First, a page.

Bridport Holiday Guide

Short Breaks in Bridport: Gateway to the Jurassic Coast

Tucked away in the rolling hills of West Dorset, not far from the sweeping beaches and majestic clifftops of the Jurassic Coast, lies the market town of Bridport.


This thriving parish is steeped in Saxon history and was once revered for its rope and net making industry; its medieval cobbled streets used to dry the lines once they’d been hand spun in the town’s yards and long gardens. Today, Bridport is a popular hub for arts and culture and enjoys a bumper calendar of seasonal markets and festivals.

The streets of Bridport are lined with traditional and artisan shops, eclectic stalls, cosy tearooms, stylish bistros and welcoming pubs, combining to make it one of Dorset’s most characterful communities.

If you’re looking to explore the enchanting county of Dorset, Bridport makes for an excellent base, and you’ll be surprised at the amount you can pack into a long weekend or whistle-stop tour. Here are some ideas…

Things to do in and around Bridport…

With its year-round programme of visual arts, theatre, dance, comedy, music, spoken word, films and screenings, Bridport Arts Centre has become the town’s social hub and continues to captivate audiences all year round.

Located on South Street and based in one of the town’s oldest buildings, The Bridport Museum is crammed full of fascinating artefacts from bygone eras and captures the rich heritage of both the town and its prehistoric coast. A great place to visit on a rainy day.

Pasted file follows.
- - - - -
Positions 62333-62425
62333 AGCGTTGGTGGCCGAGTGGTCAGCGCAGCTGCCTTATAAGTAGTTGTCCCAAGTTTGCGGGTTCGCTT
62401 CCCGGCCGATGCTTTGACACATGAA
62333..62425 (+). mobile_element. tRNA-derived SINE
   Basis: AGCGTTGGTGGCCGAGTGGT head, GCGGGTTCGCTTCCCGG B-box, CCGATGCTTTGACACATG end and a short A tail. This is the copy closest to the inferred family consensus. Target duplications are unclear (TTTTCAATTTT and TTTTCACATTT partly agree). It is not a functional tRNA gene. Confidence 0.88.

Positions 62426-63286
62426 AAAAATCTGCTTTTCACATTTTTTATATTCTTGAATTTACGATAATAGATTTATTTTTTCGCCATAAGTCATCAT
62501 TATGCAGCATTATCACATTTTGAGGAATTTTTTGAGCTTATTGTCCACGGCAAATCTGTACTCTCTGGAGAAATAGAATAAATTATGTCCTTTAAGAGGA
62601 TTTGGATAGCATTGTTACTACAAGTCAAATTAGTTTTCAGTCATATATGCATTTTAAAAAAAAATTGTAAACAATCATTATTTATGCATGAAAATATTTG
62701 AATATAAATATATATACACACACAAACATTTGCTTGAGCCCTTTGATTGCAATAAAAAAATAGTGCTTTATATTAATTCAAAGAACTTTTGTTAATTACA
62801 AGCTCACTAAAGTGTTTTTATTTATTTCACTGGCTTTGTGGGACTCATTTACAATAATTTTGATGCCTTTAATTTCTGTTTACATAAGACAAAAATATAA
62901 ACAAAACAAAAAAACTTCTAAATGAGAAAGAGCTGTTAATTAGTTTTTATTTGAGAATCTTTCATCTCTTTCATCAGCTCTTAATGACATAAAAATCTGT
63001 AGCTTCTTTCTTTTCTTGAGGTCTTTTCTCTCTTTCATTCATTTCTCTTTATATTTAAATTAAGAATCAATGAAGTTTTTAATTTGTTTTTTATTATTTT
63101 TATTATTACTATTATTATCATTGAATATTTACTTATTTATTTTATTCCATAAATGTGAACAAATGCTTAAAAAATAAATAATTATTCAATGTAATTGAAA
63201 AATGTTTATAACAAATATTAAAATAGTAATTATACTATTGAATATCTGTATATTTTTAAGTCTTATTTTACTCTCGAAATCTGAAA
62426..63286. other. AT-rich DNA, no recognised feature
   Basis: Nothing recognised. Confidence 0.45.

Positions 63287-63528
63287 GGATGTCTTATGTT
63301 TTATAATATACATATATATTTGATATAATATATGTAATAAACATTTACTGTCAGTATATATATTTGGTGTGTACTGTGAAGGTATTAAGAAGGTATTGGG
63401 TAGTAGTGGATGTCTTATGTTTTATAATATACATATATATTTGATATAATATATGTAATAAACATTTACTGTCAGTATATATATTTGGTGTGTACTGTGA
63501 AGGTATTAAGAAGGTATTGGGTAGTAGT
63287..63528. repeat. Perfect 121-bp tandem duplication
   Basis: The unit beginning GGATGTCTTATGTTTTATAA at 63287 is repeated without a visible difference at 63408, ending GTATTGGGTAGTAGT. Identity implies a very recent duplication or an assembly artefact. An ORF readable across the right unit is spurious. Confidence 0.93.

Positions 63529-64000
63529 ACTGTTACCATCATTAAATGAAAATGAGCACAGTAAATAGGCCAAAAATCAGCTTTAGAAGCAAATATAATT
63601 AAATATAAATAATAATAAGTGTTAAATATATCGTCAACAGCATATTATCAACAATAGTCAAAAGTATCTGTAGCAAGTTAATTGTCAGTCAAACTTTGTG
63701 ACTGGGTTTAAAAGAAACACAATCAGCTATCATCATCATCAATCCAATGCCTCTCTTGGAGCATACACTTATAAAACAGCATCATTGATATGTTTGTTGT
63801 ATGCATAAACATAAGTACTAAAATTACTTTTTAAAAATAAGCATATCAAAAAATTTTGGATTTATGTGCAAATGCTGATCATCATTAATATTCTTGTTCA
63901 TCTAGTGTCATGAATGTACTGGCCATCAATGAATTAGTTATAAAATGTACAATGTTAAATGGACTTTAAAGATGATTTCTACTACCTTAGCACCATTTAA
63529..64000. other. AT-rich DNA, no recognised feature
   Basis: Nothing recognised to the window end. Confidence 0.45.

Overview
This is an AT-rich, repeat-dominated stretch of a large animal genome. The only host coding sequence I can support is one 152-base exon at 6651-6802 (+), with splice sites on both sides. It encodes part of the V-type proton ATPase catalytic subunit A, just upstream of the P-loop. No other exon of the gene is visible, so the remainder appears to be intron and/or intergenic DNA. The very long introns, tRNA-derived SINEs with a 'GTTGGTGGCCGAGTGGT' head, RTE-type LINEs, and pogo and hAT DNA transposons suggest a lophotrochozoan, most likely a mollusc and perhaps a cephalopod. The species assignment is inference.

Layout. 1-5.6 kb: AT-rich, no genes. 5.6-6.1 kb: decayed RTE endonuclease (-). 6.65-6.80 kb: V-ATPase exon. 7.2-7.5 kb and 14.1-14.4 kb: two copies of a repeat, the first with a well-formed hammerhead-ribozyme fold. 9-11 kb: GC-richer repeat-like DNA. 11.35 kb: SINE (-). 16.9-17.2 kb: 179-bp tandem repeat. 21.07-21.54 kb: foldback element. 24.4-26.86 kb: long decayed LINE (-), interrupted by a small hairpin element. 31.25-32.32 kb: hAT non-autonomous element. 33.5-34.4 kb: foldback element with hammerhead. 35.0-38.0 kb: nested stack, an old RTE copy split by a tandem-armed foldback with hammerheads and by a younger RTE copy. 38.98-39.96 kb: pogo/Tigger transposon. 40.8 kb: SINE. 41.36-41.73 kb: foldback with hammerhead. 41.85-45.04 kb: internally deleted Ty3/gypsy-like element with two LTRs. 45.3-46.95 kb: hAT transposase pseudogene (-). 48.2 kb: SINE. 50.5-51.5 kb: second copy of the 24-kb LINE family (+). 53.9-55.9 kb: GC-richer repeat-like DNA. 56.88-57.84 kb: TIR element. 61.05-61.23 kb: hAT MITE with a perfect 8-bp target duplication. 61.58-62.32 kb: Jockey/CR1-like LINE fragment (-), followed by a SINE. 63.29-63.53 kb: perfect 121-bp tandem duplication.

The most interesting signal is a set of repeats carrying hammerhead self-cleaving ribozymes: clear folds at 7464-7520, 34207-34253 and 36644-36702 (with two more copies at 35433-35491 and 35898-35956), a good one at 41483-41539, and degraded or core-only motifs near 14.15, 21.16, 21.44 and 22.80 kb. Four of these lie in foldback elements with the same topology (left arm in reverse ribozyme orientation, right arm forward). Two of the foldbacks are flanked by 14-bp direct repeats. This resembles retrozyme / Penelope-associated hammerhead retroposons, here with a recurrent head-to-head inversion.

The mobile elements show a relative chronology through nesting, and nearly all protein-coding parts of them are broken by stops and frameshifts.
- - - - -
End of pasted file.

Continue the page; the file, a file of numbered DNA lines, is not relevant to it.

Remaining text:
Savour the incredible views across the Marshwood Vale towards the sparkling Jurassic Coast when you climb the summit of Eggardon Hill, site of a rare Iron Age hill fort believed to be around 2,500 years old. Part-owned by the National Trust, this breathtaking mount remains the highlight of many memorable walks and is also a great spot for kite-flying.


An afternoon on the verdant fairways of Dorset’s oldest golf club could be just the ticket for all you swingers out there. This renowned links style course enjoys modern facilities and can boast majestic views across Lyme Bay towards Portland, its six thousand plus yards offering up a challenge to the most seasoned of golfers.

The impressive manor house and exquisitely manicured gardens of Mapperton are home to the Earl and Countess of Sandwich. Surrounded by roaming Dorset countryside, this magnificent fifteen acreage – that descends from the croquet lawn through a formal topiary and a march of yew trees then into the wild gardens – is open to the public throughout the seasons.

Get inspired by nature when you take a trip to The Kingcombe Centre run by Dorset Wildlife Trust. Here you can take part in a variety of courses and workshops, anything from wildlife walks and sketching classes to gardening and astronomy. Where better place to let your artistic flair flourish.

Discover the awesome sandstone cliffs of West Bay, the ‘golden gateway’ to the Jurassic Coast. This breathtaking stretch of headland is interwoven with clifftop tracks and beachy trails and embraces the highest point on the South Coast, known as the Golden Cap, where you can gaze all the way to the sparkling waters of Lyme Bay and the dramatic wilds of Dartmoor. This incredible setting is England’s only natural World Heritage Site, such is its geological significance. It was also the location for the award-winning ITV detective drama, Broadchurch.

Best Pubs and Restaurants in Bridport…